If we sample a random individual from an asexual population that had allot of time to adapt to its environment, how many deleterious mutations can we expect it to have? This distribution of deleterious mutations is the starting point of many population genetics models. In an eariler post we've calculated this distribution - not only at the mutation-selection balance, but also on the way towards the balance from a mutation-free population.

Here, we calculate the distribution of deleterious mutation at the mutation-selection balance by following the derivation of John Haigh in his ultra-classic paper **"The Accumulation of Deleterious Genes in a Population - Muller's Ratchet"** (Haigh, 1978).

We focus on a finite asexual population undergoing selection and mutation. All mutations are deleterious with an independent (multiplicative) identical effect on fitness. The number of mutations per individual per generation is Poisson distributed^{1}. and The master equation is:

$$
p*{k}(t) = \sum*{j=0}^{k} (X*{k-j}(t)(1-s)^{k-j} e^{-\lambda} \frac{\lambda^j}{j!})/T*{1}(t)
$$

$X_i(t)$ is a multinomial random variable representing the **number of individuals with i deleterious mutations at time t**, $p_k(t)$ is the multinomial probability for $X_k(t+1)$ (or the expected value of $X

$$
T*{r}(t) = \sum*{i\ge 0} X_{i}(t) (1-s)^{ir}
$$

So $\bar{\omega} = T*{1}(t) / \sum*{j\ge 0}{X_j(t)}$ is the population mean fitness.

Now we are looking for the **stable distribution** of mutations in the population $n=(n_0, n_1, ...)$ for which $E[X(t+1) | X(t) = n] = n$.
This is:

$$
n*k = N \sum*{j=0}^{k} n_{k-j}(1-s)^{k-j} \frac{\lambda^j e^{-\lambda}}{j!}/T
$$

where $N=\sum_{i \ge 0} n*i$ is the stable population size and $T/N = \sum*{i \ge 0} \frac{n_i}{N} (1-s)^i$ is the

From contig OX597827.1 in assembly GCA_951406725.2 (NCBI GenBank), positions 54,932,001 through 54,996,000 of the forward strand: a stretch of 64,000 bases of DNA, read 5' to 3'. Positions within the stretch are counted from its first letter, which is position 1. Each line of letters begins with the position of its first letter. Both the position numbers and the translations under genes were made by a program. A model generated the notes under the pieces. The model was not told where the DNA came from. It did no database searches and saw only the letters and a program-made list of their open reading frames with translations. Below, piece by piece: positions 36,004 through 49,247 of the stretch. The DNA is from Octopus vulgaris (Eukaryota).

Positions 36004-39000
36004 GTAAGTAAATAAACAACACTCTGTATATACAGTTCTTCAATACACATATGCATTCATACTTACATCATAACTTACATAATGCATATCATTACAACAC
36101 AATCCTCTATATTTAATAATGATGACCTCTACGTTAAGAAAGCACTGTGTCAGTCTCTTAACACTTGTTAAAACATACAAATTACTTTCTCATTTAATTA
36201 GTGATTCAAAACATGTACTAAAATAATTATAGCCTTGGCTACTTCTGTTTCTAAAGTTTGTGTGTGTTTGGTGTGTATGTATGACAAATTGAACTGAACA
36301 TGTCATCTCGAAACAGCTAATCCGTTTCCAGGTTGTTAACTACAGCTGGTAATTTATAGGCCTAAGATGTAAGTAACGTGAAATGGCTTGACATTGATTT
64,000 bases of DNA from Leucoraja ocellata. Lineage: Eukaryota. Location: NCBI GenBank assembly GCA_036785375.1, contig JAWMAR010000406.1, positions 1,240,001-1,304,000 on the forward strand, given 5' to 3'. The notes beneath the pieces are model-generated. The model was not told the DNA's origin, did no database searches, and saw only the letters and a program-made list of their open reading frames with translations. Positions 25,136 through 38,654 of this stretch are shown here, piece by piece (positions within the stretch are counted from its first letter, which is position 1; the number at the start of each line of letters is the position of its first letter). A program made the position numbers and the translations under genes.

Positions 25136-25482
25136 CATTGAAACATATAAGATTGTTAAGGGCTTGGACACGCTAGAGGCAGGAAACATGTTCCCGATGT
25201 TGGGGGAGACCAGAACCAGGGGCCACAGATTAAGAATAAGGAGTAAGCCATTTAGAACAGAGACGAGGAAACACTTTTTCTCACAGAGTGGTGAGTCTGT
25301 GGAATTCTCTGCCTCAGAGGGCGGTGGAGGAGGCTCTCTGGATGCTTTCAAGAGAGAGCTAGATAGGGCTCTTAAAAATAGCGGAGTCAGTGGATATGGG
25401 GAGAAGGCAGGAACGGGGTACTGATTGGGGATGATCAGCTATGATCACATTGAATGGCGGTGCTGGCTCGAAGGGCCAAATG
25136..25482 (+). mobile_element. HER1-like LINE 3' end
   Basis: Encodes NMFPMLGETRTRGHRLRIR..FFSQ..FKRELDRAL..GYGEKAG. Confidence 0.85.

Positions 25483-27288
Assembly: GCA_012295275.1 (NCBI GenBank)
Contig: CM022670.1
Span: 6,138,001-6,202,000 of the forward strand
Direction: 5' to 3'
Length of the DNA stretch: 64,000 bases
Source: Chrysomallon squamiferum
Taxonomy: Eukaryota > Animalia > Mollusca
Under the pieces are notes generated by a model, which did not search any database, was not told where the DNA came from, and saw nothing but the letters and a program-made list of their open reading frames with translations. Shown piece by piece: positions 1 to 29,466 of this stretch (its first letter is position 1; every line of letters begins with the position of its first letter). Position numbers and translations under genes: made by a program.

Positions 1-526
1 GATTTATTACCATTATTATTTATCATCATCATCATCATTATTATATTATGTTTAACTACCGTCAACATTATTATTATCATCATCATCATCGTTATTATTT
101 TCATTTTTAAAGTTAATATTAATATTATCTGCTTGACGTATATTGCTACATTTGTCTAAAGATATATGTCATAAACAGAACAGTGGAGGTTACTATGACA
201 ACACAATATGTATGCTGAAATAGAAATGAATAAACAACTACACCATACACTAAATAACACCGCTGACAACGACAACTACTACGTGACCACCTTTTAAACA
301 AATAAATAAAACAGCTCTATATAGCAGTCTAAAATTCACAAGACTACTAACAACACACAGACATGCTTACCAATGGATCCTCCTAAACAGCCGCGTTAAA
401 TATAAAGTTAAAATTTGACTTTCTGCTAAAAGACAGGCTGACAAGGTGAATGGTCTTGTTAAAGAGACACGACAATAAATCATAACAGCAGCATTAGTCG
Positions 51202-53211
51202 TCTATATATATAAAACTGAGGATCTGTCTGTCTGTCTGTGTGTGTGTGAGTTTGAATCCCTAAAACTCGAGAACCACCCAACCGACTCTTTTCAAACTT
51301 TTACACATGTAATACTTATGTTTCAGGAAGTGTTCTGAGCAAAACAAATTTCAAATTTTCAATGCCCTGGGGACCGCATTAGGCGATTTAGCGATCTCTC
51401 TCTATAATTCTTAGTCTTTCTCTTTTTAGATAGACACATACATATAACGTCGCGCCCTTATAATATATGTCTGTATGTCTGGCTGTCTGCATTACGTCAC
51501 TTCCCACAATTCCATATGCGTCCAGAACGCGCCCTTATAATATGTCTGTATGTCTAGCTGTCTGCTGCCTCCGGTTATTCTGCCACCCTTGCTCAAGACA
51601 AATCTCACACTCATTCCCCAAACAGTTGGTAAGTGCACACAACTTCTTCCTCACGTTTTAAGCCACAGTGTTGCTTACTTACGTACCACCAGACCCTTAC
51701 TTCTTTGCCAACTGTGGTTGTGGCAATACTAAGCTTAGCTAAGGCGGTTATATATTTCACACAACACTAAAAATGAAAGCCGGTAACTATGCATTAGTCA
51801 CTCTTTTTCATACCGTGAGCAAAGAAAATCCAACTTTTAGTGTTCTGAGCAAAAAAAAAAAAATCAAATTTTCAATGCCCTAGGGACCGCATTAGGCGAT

Looking at $n_0$ and **assuming it is positive** (because this the the stable number of individuals without deleterious mutations), the sum has only one term:

$$
n*0 = N n*{0}(1-s)^{0} \frac{\lambda^0 e^{-\lambda}}{0!}/T \Rightarrow \
T = N e^{-\lambda}
$$

which is another $\bar{\omega} = e^{-U}$ result, as we have seen before.

Using this identify, we get

$$
n*k = N \sum*{j=0}^{k} n_{k-j}(1-s)^{k-j} \frac{\lambda^j e^{-\lambda}}{j!}/N e^{-\lambda} \Rightarrow \
n*k = \sum*{j=0}^{k} n_{k-j}(1-s)^{k-j} \frac{\lambda^j }{j!}
$$

We find the solution using induction, assume that $n_m = n_0 \frac{\lambda^m}{s^m m!}$ for all $m<k$ and check for $k$ (the induction base is trivial, $n_0=n_0$):
$$
n*k = \sum*{j=0}^{k} n*{k-j}(1-s)^{k-j} \frac{\lambda^j }{j!} = \
\sum*{j=0}^{k} n*{0} \frac{\lambda^{k-j}}{s^{k-j} (k-j)!} (1-s)^{k-j} \frac{\lambda^j }{j!} \Rightarrow \
n*{0} \lambda^{k} \sum*{j=0}^{k} \frac{(1-s)^{k-j} }{s^{k-j} (k-j)!j!} = \
n*{0} \frac{\lambda^{k}}{s^k k!} \sum*{j=0}^{k} \frac{k!}{(k-j)!j!} s^{j} (1-s)^{k-j} = \
n*{0} \frac{\lambda^{k}}{s^k k!} \sum*{j=0}^{k} {k \choose j} s^{j} (1-s)^{k-j} = \
n*{0} \frac{\lambda^{k}}{s^k k!} \sum_{j=0}^{k} P(Bin(k,s)=j) \Rightarrow \
n*k = n*{0} \frac{\lambda^{k}}{s^k k!}
$$
Where $P(Bin(k,s)=j)$ is the probability that a Binomial random variable with *k* trials and success probability *s* succeeds *j* times and fails *k-j* times.

Haigh wrote this as:
$$
n*k = n*{0}\frac{\theta^k}{k!}, \; \theta=\lambda/s
$$
From this we can find the **frequency of the fittest class of individuals**, $f_0 = n*0/N$, because we know that the population size is $\sum*{k \ge 0} n_k = N$:

$$
N = \sum_{k \ge 0} n*k =
\sum*{k \ge 0} n*{0}\frac{\theta^k}{k!} = \
n*{0} \sum*{k \ge 0} \frac{\theta^k}{k!} = \
n*{0} e^\theta \Rightarrow \
n*{0} = N e^{-\theta} \Rightarrow \
f*{0} = e^{-\theta}
$$

For example, (Trindade et al. 2010) studied a mutator strain of *E. coli* and found that is has a mutation rate of $\lambda=0.005$ and selection coefficient $s=0.03$. For these values, the frequency of the fittest individuals is roughly 85%.

The main assumption made here is $n_0 > 0$ (emphasized above). Of course, in an *infinite* population this is always true, but in real populations, the frequency of unloaded individuals $f_0$ can be smaller smaller that $1/N$ and then we can expect $n_0=0$, and the population will have a different distribution. According to Gessler (1995) the number of deleterious mutations per individual will assume a shifted negative binomial distribution.